Tierpark Animal News

A brave little fellow

Tierpark Berlin’s snow leopard cub receives first vaccination.

Our little leopard stares up at Tierpark vet Dr Günter Strauß reproachfully with his big, blue eyes. Today, the two-month old cub had to endure not just one but two jabs – both very important for his wellbeing. Domestic cat owners will be familiar with the process: “At around eight weeks, all cats receive a standard vaccination against common diseases such as panleukopenia and canine distemper,” explains Strauß. “The other injection was to implant the microchip that all our threatened species receive for identification purposes.”

The young snow leopard was born on 13 June and is the third cub of parents Maya and Bataar (both aged six). The couple barely noticed their son’s quick trip to the doctor, using their time together in their indoor enclosure to discuss important parenting matters.

At eight weeks of age, the cub tips the scale at just under four kilos. Adult snow leopards weigh up to 75 kg, are excellent climbers and can jump impressive distances. Currently, Maya and her son are still enjoying the privacy of their birthing den. Next week, the two of them will be allowed to venture outside for the first time. When exactly Tierpark visitors will be able to clap eyes on the little fellow is completely up to him, however: the “garden gate” will remain open for the first few days, allowing mother and son to come and go as they please.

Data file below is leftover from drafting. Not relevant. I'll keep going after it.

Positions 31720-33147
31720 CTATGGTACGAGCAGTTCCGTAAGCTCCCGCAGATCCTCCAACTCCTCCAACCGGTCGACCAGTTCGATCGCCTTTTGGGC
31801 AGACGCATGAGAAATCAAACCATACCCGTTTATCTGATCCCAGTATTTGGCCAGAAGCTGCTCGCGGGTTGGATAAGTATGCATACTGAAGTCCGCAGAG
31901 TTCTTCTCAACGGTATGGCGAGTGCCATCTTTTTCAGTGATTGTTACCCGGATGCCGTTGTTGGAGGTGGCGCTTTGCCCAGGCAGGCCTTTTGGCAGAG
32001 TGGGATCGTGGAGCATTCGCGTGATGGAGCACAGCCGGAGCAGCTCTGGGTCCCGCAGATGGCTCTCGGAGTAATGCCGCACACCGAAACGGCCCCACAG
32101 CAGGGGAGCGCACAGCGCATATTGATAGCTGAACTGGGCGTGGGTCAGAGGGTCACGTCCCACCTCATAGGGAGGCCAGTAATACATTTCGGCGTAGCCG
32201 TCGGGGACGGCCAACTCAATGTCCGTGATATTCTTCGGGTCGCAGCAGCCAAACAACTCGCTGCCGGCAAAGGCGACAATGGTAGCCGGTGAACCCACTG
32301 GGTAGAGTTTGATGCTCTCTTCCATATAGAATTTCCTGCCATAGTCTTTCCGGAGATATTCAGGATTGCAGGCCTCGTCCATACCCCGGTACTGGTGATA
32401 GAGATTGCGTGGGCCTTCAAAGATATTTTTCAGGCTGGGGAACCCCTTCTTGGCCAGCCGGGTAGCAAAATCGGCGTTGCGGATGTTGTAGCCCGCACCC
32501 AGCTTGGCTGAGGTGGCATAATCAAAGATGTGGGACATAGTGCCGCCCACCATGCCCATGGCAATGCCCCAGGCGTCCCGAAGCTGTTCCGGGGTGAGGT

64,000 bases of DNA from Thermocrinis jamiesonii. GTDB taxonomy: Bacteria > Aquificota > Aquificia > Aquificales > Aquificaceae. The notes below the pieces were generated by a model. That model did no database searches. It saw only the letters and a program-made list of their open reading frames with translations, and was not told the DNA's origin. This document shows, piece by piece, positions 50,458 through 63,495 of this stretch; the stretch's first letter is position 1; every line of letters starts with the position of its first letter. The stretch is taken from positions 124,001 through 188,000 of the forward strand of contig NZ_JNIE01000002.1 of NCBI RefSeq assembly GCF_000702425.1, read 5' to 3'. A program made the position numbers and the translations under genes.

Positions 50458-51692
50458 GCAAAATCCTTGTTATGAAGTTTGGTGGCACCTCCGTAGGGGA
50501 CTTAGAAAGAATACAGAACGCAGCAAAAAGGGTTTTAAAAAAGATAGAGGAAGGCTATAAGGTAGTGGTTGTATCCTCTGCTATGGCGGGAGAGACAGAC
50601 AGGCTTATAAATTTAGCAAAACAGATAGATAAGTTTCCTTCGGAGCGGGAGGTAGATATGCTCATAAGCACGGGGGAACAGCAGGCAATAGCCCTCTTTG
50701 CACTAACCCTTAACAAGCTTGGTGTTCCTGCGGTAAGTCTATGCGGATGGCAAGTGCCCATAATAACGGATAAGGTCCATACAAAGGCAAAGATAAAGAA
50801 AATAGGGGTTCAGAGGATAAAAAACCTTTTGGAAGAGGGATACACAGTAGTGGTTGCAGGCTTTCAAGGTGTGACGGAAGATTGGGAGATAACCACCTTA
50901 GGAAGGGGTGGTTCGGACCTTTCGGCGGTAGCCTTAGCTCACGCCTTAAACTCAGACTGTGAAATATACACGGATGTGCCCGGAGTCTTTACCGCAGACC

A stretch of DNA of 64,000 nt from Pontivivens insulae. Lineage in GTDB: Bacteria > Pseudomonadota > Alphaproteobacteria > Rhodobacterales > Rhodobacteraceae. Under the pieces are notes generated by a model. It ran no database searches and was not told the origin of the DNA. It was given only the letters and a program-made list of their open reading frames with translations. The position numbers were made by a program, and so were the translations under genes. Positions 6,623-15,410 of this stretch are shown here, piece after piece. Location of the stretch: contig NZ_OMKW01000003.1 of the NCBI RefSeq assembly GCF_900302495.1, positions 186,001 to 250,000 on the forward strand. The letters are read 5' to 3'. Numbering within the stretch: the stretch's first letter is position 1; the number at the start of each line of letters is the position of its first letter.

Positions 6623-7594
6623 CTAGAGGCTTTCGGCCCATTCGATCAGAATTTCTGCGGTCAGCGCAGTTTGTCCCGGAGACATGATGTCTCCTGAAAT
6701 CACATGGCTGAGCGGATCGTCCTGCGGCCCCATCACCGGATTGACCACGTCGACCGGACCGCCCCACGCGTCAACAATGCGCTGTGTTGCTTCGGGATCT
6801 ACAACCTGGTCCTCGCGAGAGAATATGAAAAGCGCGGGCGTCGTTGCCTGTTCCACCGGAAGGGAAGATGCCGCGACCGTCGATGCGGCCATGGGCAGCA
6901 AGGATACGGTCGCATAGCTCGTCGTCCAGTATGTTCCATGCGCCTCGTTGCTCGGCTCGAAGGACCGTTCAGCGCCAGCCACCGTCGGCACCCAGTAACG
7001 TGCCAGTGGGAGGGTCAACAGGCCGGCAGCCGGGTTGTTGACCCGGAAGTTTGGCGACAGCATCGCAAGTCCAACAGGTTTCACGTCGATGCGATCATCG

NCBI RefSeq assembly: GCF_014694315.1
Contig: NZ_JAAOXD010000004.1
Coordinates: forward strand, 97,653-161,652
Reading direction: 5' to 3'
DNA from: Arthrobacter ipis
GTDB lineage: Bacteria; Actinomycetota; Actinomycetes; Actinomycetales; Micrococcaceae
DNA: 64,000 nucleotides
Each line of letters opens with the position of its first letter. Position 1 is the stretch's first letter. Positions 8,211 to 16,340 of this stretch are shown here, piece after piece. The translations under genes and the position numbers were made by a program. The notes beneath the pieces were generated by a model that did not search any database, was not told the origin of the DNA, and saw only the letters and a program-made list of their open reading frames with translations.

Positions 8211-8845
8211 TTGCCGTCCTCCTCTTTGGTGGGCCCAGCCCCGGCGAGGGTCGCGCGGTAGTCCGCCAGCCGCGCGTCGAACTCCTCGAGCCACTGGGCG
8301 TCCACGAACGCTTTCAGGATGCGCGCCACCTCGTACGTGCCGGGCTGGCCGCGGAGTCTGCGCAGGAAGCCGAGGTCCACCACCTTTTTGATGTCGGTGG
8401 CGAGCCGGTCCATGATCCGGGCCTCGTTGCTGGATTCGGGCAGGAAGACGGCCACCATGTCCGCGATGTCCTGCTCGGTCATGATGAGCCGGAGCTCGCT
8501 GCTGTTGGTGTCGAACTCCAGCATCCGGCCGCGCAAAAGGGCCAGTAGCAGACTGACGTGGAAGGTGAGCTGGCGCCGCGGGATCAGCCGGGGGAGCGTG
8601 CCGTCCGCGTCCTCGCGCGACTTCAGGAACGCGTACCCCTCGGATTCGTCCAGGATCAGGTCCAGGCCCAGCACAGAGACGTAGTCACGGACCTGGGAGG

Snow leopards are among the most endangered of all big cats. According to estimates from the International Union for Conservation of Nature (IUCN), there are currently only 4,000 to 6,600 snow leopards living in their natural habitat, the Central Asian mountain ranges. Their numbers in the wild have fallen drastically due to destruction of their environment, scarcity of their usual prey such the markhor wild goat and the Himalayan blue sheep, and poaching for their thick fur and their bones. Tierpark Berlin has been involved in efforts to protect these endangered cats for almost 20 years. “The many years of hard work put in by keepers and curators is paying off,” says Zoo and Tierpark Director Dr Andreas Knieriem. “We have already been fortunate enough to welcome 13 young snow leopards into the world, all of which have been sent across the globe as part of the European Endangered Species Programme.” Zoo-coordinated breeding programmes are creating important genetic reservoirs for the endangered big cats.